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WH Question

WH Question

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Published by: risadianta on Sep 30, 2009
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03/23/2013

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Definition
 
 A wh-question is a question that contains aninterrogative pro-form.
 
Also known as:
 
Content question, question word question, information question
Examples (English)
 
Here are some examples of words that begin wh-questions in English. Most of them begin with
wh-: 
 
who
 
what 
 
when
 
where
 
why
 
how
 
Generic
A wh-question is a kind of 
Definition
 
Here are two senses of 
question: 
 1.A question is an illocutionary act that has adirective illocutionary point of  attempting to get the addressee to supply information. 2.A question is asentencetype that has a form (labeledinterrogative
 
)typically used to express an illocutionary act with the directive illocutionary point mentioned above. It may be actually so used (as adirect illocution),or used rhetorically.
Examples (English)
 
Here are some examples of sentences, ordered to illustrate the two senses of 
question 
above:
 
1.An illocutionary act that attempts to obtain information from an addressee
Tell me your name.
 
Give me your address.
 
2.Sentences with inverted word order orinterrogative pro-forms
What’s your name?
 
 Did you sleep well?
 
Definition
 
 A yes-no question is a question for which an answer of 
yes 
or
no 
is acceptable.
 
In some languages, a yes-no question is formally distinguished by features, such as
risingsentence-final intonation
 
a sentence-initial or sentence-final  particle 
verb morphology
a difference of word order, such as the placement of the verbcloser to the  beginning of the sentence than in the declarative sentence, and
an interrogativeclitic that attaches to the item in the sentence that is being questioned.
Wh- Questions
allow a speaker to find out more information about topics. They are as follows:When?
Where?Who?Why?How?What?
Time
PlacePersonReasonMannerObject/Idea/Action
Other words can also be used to inquire about specific information:Which (one)?
Whose?Whom?How much?How many?How long?How often?How far?What kind (of)?
Choice of alternatives
PossessionPerson (objective formal)Price, amount (non-count)Quantity (count)DurationFrequencyDistanceDescription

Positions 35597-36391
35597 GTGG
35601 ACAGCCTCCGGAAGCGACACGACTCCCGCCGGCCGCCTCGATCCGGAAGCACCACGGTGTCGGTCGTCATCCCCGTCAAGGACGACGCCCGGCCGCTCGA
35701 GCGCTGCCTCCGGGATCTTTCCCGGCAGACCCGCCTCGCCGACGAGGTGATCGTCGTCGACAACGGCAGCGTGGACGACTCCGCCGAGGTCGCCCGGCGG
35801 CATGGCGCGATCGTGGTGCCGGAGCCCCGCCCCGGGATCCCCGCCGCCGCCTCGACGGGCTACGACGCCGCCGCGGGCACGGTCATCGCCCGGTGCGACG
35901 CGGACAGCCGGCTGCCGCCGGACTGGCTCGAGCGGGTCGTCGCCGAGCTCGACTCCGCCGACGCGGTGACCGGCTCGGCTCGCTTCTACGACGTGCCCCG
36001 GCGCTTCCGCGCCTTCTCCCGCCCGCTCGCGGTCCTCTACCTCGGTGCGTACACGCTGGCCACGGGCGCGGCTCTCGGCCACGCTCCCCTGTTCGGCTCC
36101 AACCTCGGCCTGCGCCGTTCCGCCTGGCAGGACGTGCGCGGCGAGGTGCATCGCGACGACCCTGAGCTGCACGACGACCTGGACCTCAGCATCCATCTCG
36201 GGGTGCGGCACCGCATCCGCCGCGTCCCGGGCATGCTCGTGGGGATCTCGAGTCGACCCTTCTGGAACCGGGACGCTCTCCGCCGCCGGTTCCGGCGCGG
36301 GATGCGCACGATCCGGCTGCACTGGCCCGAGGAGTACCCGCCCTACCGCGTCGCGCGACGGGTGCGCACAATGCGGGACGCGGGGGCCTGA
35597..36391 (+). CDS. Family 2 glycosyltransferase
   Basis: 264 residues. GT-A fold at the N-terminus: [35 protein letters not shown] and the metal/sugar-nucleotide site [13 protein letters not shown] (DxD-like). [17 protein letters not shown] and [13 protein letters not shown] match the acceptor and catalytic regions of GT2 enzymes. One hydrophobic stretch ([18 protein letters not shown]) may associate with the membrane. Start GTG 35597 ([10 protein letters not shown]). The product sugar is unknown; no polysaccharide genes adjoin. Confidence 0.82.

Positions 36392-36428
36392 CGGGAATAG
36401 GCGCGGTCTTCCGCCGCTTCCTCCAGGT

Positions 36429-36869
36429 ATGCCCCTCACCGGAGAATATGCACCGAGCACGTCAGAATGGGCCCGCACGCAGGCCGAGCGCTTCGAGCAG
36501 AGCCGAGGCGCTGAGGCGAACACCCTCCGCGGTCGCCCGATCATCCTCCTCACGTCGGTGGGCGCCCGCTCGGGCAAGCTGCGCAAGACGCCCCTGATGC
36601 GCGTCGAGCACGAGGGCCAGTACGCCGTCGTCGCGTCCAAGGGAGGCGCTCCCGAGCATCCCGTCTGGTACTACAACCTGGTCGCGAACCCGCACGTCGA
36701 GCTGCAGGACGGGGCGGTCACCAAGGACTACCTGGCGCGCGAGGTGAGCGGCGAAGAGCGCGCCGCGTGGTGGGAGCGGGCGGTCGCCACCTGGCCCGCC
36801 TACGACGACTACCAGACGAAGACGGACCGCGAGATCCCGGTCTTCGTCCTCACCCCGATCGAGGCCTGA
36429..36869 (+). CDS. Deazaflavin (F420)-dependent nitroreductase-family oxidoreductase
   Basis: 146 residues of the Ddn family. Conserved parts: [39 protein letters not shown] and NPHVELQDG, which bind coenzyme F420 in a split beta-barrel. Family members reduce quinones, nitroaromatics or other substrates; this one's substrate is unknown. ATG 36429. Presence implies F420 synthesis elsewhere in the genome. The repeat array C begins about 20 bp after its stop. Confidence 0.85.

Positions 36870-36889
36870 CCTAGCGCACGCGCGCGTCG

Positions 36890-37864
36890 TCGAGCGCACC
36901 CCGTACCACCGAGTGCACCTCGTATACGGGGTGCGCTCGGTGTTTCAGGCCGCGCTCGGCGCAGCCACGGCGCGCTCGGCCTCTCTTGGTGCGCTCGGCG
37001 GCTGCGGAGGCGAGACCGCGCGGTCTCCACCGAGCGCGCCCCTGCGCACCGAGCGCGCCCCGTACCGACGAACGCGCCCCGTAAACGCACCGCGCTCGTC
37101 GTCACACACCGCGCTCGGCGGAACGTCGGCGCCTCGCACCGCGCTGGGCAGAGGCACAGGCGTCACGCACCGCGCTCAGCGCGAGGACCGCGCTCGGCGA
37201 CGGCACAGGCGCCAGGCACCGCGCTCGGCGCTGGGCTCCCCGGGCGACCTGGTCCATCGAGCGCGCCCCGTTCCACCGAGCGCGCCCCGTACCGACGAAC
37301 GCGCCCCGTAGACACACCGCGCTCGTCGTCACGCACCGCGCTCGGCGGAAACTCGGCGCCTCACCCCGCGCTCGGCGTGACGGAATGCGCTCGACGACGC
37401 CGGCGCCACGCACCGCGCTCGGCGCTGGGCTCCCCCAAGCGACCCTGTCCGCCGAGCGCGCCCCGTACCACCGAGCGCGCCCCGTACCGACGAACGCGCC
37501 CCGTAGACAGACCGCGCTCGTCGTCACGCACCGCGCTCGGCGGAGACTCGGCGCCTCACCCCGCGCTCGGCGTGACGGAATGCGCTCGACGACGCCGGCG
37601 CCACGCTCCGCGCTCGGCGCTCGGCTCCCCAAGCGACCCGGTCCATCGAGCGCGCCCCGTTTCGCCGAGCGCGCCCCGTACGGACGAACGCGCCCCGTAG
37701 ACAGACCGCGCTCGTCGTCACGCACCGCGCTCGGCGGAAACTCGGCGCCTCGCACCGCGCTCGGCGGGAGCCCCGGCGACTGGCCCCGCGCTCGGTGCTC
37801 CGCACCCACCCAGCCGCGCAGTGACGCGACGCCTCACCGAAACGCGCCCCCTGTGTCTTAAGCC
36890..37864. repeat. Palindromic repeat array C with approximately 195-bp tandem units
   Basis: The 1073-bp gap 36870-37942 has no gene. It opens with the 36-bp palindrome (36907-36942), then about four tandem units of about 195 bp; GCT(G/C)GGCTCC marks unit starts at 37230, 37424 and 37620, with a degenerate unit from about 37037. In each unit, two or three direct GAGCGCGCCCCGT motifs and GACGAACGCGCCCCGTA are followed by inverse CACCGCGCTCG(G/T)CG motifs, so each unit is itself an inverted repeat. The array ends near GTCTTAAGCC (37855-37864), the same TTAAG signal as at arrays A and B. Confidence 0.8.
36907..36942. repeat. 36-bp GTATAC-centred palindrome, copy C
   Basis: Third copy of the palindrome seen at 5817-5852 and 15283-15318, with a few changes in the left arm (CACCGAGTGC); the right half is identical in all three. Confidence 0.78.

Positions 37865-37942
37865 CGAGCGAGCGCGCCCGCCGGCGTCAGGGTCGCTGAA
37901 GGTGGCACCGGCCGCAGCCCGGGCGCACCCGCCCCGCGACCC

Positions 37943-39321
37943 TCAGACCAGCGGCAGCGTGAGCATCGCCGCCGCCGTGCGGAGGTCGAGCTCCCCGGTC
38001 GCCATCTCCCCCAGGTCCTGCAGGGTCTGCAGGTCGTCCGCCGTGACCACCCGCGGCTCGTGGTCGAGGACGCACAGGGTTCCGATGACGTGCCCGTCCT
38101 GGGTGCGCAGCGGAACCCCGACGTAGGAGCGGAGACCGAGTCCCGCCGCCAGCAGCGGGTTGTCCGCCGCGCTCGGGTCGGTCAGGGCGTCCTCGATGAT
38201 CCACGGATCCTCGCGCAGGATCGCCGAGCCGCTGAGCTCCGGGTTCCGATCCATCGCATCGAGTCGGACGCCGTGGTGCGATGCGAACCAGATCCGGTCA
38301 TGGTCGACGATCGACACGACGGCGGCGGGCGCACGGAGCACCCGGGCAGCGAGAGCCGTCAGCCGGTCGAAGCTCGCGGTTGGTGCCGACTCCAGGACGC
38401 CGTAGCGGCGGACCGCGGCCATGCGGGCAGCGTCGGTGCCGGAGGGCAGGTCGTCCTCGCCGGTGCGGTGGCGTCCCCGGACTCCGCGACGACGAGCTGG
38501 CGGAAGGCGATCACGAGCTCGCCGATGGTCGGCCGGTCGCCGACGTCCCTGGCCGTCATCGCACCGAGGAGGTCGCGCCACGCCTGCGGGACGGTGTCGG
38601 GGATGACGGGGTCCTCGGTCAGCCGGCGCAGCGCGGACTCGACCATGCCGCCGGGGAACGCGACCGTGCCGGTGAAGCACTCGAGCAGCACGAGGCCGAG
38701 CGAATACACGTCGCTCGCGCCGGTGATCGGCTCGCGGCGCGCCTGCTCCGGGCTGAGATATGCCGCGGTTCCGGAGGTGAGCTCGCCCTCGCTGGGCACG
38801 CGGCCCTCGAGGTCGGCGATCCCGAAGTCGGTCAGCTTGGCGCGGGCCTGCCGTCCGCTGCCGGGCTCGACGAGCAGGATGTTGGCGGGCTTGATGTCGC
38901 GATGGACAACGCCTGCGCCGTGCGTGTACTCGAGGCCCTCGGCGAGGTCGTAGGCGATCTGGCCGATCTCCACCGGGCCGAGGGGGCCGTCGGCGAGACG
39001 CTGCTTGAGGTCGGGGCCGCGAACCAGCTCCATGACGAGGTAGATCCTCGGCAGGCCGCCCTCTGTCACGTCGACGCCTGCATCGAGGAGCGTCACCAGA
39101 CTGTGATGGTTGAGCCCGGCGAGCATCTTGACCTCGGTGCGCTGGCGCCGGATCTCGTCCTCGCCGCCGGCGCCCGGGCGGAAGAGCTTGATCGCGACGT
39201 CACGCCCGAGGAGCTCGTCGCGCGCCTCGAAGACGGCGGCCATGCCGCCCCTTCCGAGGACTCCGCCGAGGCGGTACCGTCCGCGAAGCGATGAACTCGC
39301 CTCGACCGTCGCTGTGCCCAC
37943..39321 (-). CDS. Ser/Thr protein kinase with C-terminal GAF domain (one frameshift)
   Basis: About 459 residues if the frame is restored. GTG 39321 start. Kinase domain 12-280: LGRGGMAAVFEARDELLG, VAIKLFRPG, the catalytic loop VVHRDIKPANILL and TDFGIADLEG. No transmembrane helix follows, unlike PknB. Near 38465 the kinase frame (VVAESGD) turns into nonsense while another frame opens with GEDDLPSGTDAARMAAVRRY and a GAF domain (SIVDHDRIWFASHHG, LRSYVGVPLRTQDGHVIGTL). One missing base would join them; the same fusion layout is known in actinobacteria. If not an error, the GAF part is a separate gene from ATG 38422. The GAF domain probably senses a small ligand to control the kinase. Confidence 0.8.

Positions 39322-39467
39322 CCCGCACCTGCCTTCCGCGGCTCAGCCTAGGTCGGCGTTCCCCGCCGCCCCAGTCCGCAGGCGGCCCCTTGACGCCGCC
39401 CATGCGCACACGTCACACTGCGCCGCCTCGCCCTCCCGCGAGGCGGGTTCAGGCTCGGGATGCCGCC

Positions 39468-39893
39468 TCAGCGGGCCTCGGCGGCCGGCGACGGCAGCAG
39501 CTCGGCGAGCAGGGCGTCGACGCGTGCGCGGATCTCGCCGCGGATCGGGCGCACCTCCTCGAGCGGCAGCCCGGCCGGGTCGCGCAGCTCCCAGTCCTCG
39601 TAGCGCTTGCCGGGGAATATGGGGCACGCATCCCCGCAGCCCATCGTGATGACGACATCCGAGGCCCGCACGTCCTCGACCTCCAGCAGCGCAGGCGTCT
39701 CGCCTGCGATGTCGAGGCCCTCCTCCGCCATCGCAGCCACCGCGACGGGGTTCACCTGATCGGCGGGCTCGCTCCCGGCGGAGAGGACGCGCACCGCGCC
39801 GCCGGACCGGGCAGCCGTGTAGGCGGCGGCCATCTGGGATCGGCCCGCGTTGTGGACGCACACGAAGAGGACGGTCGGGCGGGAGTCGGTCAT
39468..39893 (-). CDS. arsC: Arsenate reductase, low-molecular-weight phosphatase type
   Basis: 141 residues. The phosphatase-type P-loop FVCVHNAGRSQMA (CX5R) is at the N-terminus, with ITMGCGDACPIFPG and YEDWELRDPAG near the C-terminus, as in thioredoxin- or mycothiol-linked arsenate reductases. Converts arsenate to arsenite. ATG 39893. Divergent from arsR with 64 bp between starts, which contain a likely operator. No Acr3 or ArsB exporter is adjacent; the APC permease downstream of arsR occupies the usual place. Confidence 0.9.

The "grammar" used with wh- questions depends on whether the topic being asked about isthe "subject" or "predicate" of a sentence. For the
subject 
pattern, simply replace the personor thing being asked about with the appropriate wh-word.(Someone has my baseball.)
(Something is bothering you.)
Who has my baseball?
What is bothering you?
For the
predicate 
pattern, wh- question formation depends on whether there is an "auxiliary"verb in the original sentence. Auxiliary or "helping" verbs are verbs that
precede 
main verbs. Auxiliary verbs are
italicized 
in the following sentences.I
can 
do it.They
are 
leaving.I
have 
eaten my lunch.I
should have 
finished my homework.To make a question using the
predicate 
pattern, first form a yes/no question by
inverting 
thesubject and (first)
auxiliary
verb. Then, add the appropriate wh- word to the beginning of thesentence.
 
(You will leave some time.)? will you leaveWhen will you leave?(He is doing something.)? is he doingWhat is he doing?(They have been somewhere.)? have they beenWhere have they been?If there is
no auxiliary
and the verb is "be,"
invert 
the subject and verb, then add theappropriate wh- word to the beginning of the sentence.(He is someone.)? is heWho is he?(The meeting was some time.)? was the meetingWhen was the meeting?If there is
no auxiliary
and the verb is not "be," add
do
to the beginning of the sentence.Then add the appropriate wh-question word. Be sure to "transfer" the tense and number fromthe
main 
verb to the word
do
.(You want something.)?
do 
you wantWhat do you want?(You
went 
somewhere.)?
did
you
go 
(
past tense 
)Where did you go?(She
likes 
something.)?
does
she
like 
(
third person -s 
)What does she like?

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